Boyd Dowler
refer to caption
Dowler on a 1961 Topps trading card
No. 86
Position:Wide receiver
Personal information
Born: (1937-10-18) October 18, 1937 (age 84)
Rock Springs, Wyoming
Height:6 ft 5 in (1.96 m)
Weight:220 lb (100 kg)
Career information
High school:Cheyenne (WY)
NFL Draft:1959 / Round: 3 / Pick: 25
Career history
As a player:
As a coach:
Career highlights and awards
Career NFL statistics
Receiving yards:7,270
Receiving TDs:40
Punting yards:3,987
Games played:162
Player stats at · PFR

Boyd Hamilton Dowler (born October 18, 1937) is a former professional football player, a wide receiver in the National Football League. He played 12 seasons from 1959 to 1971, 11 with the Green Bay Packers and one with the Washington Redskins.

Born in Rock Springs, Wyoming, Dowler grew up in Cheyenne, where his father Walter was a high school history teacher,[1] who was also a former football coach who had played college football at Wyoming.[2][3] Boyd was a three-sport athlete at Cheyenne High School.[4] He played college football at the University of Colorado as a single-wing quarterback under head coach Dal Ward.[5][6] Dowler led the Big Seven conference in receiving as a junior in 1957, but spent more time as a passer and runner during his senior season.[2] While at Colorado, he was a member of Delta Tau Delta fraternity.

The 25th overall pick in the 1959 NFL Draft, Dowler was the NFL rookie of the year in 1959, Vince Lombardi's first season as head coach. Dowler was a two-time Pro Bowler in 1965 and 1967, and a key contributor on the Packers dynasty in the 1960s, assisting the team to five NFL championship wins and victories in Super Bowls I and II.[7][8]

A late hit by Dallas Cowboys defensive back Mike Gaechter in the end zone following a third quarter touchdown catch resulted in a shoulder injury in the 1966 NFL Championship Game. Dowler aggravated the shoulder early in the first quarter of the first Super Bowl two weeks later, allowing seldom-used Max McGee to be a significant contributor in the game with two touchdown catches. Dowler made a big impact the following year in Super Bowl II with a 62-yard touchdown reception from quarterback Bart Starr in the first half. He finished the game as the top receiver for the Packers, with two receptions for 71 yards and a touchdown. Dowler is a member of the Green Bay Packers Hall of Fame and the NFL 1960s All-Decade Team.

After eleven seasons with the Packers ending in 1969, Dowler played one year for the Washington Redskins in 1971. He had been acquired from the Packers for the Redskins' 1971 fifth-round pick (124th overall–Jim Stillwagon) which had been obtained from the Los Angeles Rams earlier on January 28, 1971. Dowler was on George Allen's coaching staff with the Rams in 1970 and made the transition with him to Washington as a player-coach.[9][10]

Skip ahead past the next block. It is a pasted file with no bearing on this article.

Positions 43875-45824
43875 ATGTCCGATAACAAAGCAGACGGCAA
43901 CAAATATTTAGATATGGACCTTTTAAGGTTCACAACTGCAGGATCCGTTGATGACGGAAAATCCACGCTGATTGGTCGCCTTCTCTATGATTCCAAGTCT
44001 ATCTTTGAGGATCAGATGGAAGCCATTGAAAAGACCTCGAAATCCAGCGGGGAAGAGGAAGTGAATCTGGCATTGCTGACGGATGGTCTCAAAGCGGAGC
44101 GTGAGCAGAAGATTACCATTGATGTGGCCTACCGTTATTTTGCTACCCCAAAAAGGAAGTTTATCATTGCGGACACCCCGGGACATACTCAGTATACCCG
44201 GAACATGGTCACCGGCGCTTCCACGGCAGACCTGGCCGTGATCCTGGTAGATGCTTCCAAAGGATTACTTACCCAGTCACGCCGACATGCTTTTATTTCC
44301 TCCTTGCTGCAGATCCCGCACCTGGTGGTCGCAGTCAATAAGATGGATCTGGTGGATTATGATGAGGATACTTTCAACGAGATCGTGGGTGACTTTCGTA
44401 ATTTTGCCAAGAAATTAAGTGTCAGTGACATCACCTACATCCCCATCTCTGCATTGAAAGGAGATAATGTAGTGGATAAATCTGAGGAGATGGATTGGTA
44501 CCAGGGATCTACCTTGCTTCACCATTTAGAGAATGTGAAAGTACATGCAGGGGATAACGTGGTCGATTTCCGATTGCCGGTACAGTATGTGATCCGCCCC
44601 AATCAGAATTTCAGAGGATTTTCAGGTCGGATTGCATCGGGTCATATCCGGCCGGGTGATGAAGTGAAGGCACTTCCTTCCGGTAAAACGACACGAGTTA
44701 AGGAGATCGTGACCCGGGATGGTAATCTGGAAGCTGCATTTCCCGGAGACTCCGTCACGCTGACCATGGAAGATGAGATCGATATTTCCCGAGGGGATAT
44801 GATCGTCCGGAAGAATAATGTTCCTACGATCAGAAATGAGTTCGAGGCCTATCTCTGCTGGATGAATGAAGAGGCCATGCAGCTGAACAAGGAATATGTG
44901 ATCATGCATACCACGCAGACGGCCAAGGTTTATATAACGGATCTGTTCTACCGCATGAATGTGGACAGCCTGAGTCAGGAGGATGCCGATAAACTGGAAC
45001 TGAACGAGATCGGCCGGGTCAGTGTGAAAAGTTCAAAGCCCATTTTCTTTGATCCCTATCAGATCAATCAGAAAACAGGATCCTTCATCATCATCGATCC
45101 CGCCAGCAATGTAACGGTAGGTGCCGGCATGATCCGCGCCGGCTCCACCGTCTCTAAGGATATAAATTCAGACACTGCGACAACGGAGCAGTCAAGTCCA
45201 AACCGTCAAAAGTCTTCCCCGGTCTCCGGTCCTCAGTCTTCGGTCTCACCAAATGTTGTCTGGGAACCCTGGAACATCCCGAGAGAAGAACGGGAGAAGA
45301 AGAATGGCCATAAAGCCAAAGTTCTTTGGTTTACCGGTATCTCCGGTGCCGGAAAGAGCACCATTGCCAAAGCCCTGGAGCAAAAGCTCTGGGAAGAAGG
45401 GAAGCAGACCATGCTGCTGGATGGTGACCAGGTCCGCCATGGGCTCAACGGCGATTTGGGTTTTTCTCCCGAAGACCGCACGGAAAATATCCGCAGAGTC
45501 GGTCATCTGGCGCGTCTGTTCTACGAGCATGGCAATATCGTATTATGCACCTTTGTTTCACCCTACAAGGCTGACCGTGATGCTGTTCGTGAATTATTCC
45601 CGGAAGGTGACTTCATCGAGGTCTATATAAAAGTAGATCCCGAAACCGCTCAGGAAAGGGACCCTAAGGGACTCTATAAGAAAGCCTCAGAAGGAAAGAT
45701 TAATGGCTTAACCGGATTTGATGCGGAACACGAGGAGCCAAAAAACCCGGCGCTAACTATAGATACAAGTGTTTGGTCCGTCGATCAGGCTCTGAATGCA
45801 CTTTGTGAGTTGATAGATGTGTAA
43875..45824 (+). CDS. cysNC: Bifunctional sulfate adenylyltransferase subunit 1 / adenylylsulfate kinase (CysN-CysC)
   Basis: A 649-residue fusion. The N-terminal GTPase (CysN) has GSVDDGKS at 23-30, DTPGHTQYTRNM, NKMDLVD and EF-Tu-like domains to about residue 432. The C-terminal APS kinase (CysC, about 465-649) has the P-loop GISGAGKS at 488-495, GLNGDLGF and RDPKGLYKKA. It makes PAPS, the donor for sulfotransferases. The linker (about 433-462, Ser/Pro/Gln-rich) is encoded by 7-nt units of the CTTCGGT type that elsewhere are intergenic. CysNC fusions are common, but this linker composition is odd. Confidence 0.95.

Dowler retired with a career record of 474 receptions for 7,270 yards and 40 touchdowns. He led the Packers in receptions for seven seasons. [11]

Following his playing career, Dowler spent over 30 years years working as an assistant coach and scout in the NFL. Notable positions that Dowler held included the passing game coordinator role for the Philadelphia Eagles from 1973-1975 and, his final stop, a scout for the Atlanta Falcons. Dowler retired as a scout in 2007. [11]


  1. ^ Held, Tom (January 22, 1997). "Fervor struck early". Milwaukee Journal Sentinel. Archived from the original on January 27, 2014. Retrieved January 26, 2014.
  2. ^ a b "Packers sign Dowler, 3rd draft choice". Milwaukee Sentinel. June 11, 1959. p. 9, part 2.
  3. ^ Paige, Woody (February 3, 2012). "Ex-Buff Boyd Dowler enjoyed a Super career with Packers". Denver Post. Retrieved January 26, 2014.
  4. ^ "Dowler shares honor with coach". Milwaukee Sentinel. Associated Press. December 29, 1959. p. 4, part 2.
  5. ^ Christopulous, Mike (December 29, 1962). "Packers' Dowling Wyoming 'rarity'". Milwaukee Sentinel. Wisconsin Salutes (special section). p. 2.
  6. ^ Huang, Jonathan (November 12, 2012). "Hall Of Fame Profile: Boyd Dowler". University of Colorado Athletics. press release. Retrieved January 26, 2014.
  7. ^ "Super Bowl I - Kansas City Chiefs vs. Green Bay Packers - January 15th, 1967". Retrieved January 28, 2022.
  8. ^ "Super Bowl II - Oakland Raiders vs. Green Bay Packers - January 14th, 1968". Retrieved January 28, 2022.
  9. ^ Wallace, William N. (January 29, 1971). "Patriots Choose Plunkett as No. 1 in College Draft, Spurning Trade Offers". The New York Times. Retrieved January 28, 2022.
  10. ^ "1971 NFL Draft Pick Transactions". Retrieved January 28, 2022.
  11. ^ a b Watson, Phil (May 26, 2015). "Packers: Top 10 Green Bay Packers not in the Pro Football Hall of Fame". Dairyland Express. Retrieved January 28, 2022.